OVER the last three weeks, checks made by The Statesman suggest that Nana Ohene Ntow, Government Spokesperson on Finance, is clearly in pole position to become the next General Secretary of the ruling New Patriotic Party. He has covered more road miles, pressed more flesh and apparently convinced more people – high and low – about his fitness for that job.
But, just as he thought he had figured out all his rivals for the position, a dark horse with, perhaps, the greatest potential to cause an upset has emerged. His name is Mustapha Abdul-Hamid, the current National Youth Organiser of the Party.
At the close of last Friday, six people had filed their names to contest for Information Minister Dan Botwe's former job. Nana Ohene-Ntow, Kwadwo Afari, Abeiku Dickson, Kojo Smith, Mustapha Abdul-Hamid, and Andy Appiah-Kubi. Besides Hamid, the rest had declared their candidature much earlier and have actually been campaigning, exchanging harsh words, whenever the opportunity arises. But Hamid remains unperturbed by his woefully late start. He told The Statesman: “The rest of them, perhaps with the exception of Kwadwo Afari, needed to make themselves known. But my popularity amongst the rank and file was not in doubt.”
That popularity may certainly not be in doubt, but has he the time to travel the country to communicate his vision to the delegates at this late stage? “I still have about a month to cover some ground. But, there are other means to get ones' message across. The NPP is a party with a long memory whose delegates are ever ready to remember and reward hard and dedicated work.”
Hamid avers that as National Youth Organiser, he has worked for the party in all 230 constituencies. He has been actively involved in planning and executing the party's political campaigns. “I need no introduction. I only had to continue to do my work and to declare my intention at the right time.
“Besides, when the rest of them began to campaign, constituency elections had not been held; so who were they talking to and for what effect? I am very much in control and I am the man to beat,” Hamid says with little modesty.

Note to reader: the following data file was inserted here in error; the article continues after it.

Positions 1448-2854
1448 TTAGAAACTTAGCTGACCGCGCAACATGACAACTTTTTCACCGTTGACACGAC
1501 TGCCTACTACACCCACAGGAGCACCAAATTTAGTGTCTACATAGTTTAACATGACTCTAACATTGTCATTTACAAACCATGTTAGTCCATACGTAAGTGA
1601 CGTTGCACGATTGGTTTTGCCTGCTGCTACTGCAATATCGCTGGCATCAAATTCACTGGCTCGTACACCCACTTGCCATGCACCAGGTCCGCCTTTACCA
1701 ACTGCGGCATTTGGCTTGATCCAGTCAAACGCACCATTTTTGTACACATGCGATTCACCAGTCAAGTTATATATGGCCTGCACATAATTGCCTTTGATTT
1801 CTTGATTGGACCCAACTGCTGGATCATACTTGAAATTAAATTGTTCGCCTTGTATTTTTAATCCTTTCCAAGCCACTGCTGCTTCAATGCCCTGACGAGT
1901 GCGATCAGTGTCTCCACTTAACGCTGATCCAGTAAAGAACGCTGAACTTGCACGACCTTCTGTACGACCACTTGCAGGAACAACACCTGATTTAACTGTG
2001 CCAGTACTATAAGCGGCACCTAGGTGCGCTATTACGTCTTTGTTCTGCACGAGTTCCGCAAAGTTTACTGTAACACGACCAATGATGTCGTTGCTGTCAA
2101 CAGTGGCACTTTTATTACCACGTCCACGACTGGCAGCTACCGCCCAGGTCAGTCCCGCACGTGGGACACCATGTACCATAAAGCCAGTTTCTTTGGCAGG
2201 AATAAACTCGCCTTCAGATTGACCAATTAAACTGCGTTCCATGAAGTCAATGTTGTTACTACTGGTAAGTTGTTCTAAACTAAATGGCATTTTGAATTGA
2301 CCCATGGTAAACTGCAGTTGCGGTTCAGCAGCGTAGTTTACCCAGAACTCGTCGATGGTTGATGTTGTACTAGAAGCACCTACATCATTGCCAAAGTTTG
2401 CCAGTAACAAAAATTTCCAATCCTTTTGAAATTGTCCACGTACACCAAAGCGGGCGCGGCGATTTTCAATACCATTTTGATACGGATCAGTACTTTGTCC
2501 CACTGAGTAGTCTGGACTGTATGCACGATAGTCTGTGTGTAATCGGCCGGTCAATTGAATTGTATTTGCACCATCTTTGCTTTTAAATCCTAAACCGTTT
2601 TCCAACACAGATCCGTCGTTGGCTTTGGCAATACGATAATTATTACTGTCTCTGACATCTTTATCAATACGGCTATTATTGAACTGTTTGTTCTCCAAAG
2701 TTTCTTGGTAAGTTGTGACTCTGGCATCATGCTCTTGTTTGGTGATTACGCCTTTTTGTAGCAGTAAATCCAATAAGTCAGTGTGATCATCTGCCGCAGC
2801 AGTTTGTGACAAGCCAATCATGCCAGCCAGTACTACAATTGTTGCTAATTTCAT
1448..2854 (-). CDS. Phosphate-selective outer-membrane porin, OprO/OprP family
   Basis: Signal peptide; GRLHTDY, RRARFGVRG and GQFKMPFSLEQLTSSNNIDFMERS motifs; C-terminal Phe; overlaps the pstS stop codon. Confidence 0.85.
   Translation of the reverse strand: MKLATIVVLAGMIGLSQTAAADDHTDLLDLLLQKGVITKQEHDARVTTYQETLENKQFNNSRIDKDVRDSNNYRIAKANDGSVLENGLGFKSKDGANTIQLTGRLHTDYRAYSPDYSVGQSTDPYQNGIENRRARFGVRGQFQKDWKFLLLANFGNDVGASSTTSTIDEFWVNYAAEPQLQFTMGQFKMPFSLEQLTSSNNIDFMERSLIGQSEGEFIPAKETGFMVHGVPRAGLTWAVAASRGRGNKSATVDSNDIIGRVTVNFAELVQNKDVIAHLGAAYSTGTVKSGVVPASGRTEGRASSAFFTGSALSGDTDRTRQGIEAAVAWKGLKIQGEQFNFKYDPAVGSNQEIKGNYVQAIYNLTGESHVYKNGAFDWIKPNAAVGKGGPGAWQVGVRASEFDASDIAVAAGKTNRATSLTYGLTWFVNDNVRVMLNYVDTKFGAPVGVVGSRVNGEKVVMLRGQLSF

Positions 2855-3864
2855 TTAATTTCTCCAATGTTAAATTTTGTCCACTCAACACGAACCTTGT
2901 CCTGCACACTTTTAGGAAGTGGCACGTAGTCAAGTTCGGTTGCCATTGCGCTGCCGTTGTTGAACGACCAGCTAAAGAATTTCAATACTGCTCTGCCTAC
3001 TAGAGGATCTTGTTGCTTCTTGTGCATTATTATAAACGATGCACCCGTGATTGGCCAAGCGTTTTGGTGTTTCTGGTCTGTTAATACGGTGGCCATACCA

He says of his plusses: “The General Secretary is the face of the party. Who the General Secretary is mirrors the image of the party; I am youthful, vibrant and combative and these are key to any party that claims to be a functioning machine.”
Hamid further argues that if the Party is presented as youthful, it will showcase it as a party of the future. He asserts that “a vibrant party is a party that is alive and kicking.” And “only a combative party can keep the opposition at bay” and even venture into its territories. “And that is exactly what I intend to get the party to do when I become General Secretary.”
According to this paper's own investigations, Hamid could spring a surprise. Some party insiders we spoke to said they believe he brings both youth and ethnic dimension to the race, which cannot be ignored. Being the only candidate of northern extraction and with his extensive contacts in the north, he could get the three northern regions behind him. And if he were to make significant gains in any three other regions, Hamid could give the favourite, Ohene Ntow, a good run for his money.
Party insiders The Statesman spoke to narrowed the race for General Secretaryship to one among Nana Ohene-Ntow, an Akuapim, Mustapha Abdul-Hamid, a Gonja, and Abeiku Dickson, a Fante.
Those aspiring for the presidential ticket are watching keenly the race to fill executive positions. The ethnic backgrounds, as well as the work rate and companies kept by the candidates for the 17 December Congress are being analysed with 2007 and 2008 clearly in mind. With the Chiarmanship likely to go to an Akan, having some form of ethnic mix at the positions of Treasurer, Organiser and General Secretary may be healthy.
But another source said, the NPP should always be guided by competence and merit.